“Neurogistics.” What are Neurotransmitters? . Accessed April 06, 2017. http://www.neurogistics.com/the-science/what-are-neurotransmitters.

Publications, Harvard Health. “The addicted brain.” Harvard Health. June 2009. Accessed April 02, 2017. http://www.health.harvard.edu/mind-and-mood/the_addicted_brain.

Siewertsen, Richard. Interview by Lisa Drew. 2017. Audio Recording.

Struna, Taylor. Interview by Lisa Drew. 2017. Audio Recording.

Stuart, Ashley. 2017 Interview by Lisa Drew. Audio Recording.

“The 12 Most Addictive Drugs.” DrugAbuse.com. December 20, 2016. Accessed April 12, 2017. http://drugabuse.com/12-addictive-drugs/.

“The Addictive Effects of Benzodiazepines.” Clonazepam Addiction Help. Accessed April 03, 2017. http://clonazepamaddictionhelp.com/the-addictive-effects-of-benzodiazepines/.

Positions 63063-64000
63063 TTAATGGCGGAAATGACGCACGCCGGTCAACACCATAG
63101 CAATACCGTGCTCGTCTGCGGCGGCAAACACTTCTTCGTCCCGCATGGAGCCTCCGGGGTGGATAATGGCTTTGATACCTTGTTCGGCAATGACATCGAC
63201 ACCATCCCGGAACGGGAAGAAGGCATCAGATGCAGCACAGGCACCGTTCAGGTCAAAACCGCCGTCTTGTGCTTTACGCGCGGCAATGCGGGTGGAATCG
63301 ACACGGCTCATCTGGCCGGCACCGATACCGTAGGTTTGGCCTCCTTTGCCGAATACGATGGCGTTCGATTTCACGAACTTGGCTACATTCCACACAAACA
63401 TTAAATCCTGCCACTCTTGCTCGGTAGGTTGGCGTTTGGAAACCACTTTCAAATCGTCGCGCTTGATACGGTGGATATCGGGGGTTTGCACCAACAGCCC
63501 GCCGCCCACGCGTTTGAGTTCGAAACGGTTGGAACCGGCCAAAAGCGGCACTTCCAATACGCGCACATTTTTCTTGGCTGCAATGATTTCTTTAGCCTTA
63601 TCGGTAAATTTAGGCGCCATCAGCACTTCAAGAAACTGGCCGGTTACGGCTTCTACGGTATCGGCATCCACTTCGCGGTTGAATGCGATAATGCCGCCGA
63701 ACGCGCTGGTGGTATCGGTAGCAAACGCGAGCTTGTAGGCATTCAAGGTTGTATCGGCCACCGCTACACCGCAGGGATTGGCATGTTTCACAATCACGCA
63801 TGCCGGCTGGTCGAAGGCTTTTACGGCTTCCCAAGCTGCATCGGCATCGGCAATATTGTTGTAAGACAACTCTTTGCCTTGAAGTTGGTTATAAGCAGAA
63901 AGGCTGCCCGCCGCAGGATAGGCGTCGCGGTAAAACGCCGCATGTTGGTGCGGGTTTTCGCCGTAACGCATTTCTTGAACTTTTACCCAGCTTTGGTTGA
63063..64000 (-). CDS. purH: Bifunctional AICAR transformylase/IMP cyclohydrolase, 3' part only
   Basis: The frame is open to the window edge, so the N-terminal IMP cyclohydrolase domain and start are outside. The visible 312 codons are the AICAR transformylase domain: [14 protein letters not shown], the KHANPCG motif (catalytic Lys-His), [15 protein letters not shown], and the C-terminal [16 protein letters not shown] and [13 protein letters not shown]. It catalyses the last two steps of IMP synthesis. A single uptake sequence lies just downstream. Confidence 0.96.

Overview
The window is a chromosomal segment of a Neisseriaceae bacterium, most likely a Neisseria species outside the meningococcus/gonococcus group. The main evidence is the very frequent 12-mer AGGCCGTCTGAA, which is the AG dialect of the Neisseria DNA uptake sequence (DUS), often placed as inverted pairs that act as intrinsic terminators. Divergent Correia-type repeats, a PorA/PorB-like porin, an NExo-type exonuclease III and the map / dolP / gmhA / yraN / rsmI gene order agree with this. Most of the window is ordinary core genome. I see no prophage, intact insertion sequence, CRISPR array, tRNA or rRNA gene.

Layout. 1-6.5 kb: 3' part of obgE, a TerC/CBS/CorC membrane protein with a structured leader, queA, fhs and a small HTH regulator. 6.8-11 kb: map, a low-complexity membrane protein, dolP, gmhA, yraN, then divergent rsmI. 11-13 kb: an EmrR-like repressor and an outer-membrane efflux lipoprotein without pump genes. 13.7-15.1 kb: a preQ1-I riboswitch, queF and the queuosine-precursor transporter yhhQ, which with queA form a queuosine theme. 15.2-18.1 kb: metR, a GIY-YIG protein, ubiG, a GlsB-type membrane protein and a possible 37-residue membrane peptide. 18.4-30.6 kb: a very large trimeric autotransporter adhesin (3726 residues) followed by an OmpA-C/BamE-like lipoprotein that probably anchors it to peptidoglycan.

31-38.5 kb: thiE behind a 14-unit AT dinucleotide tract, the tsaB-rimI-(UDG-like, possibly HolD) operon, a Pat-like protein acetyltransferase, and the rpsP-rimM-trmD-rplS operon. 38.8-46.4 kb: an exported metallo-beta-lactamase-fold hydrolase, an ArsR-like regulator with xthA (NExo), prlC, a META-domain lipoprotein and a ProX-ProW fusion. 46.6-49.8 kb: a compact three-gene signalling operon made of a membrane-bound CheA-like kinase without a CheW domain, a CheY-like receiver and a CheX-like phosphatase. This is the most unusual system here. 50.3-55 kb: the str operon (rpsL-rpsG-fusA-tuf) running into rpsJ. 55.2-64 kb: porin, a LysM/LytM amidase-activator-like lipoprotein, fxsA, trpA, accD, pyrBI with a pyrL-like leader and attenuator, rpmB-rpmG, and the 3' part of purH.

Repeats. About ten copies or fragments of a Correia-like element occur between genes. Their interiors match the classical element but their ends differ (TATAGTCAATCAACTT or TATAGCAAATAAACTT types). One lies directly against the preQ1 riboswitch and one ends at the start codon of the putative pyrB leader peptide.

“The National Alliance of Advocates for Buprenorphine Treatment.” How do opioids work in the brain? Accessed April 11, 2017. https://www.naabt.org/faq_answers.cfm?ID=6.

“The very important difference between a feeling and a state of mind.” Positive Juice. June 24, 2011. Accessed April 18, 2017. https://positivejuice.wordpress.com/2010/02/06/the-very-important-difference-between-a-feeling-and-a-state-of-mind/.

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“Why Certain Drugs Are Addictive.” Luxury Rehabs. Accessed April 13, 2017. http://luxury.rehabs.com/drug-addiction/why-certain-drugs-are-addictive/.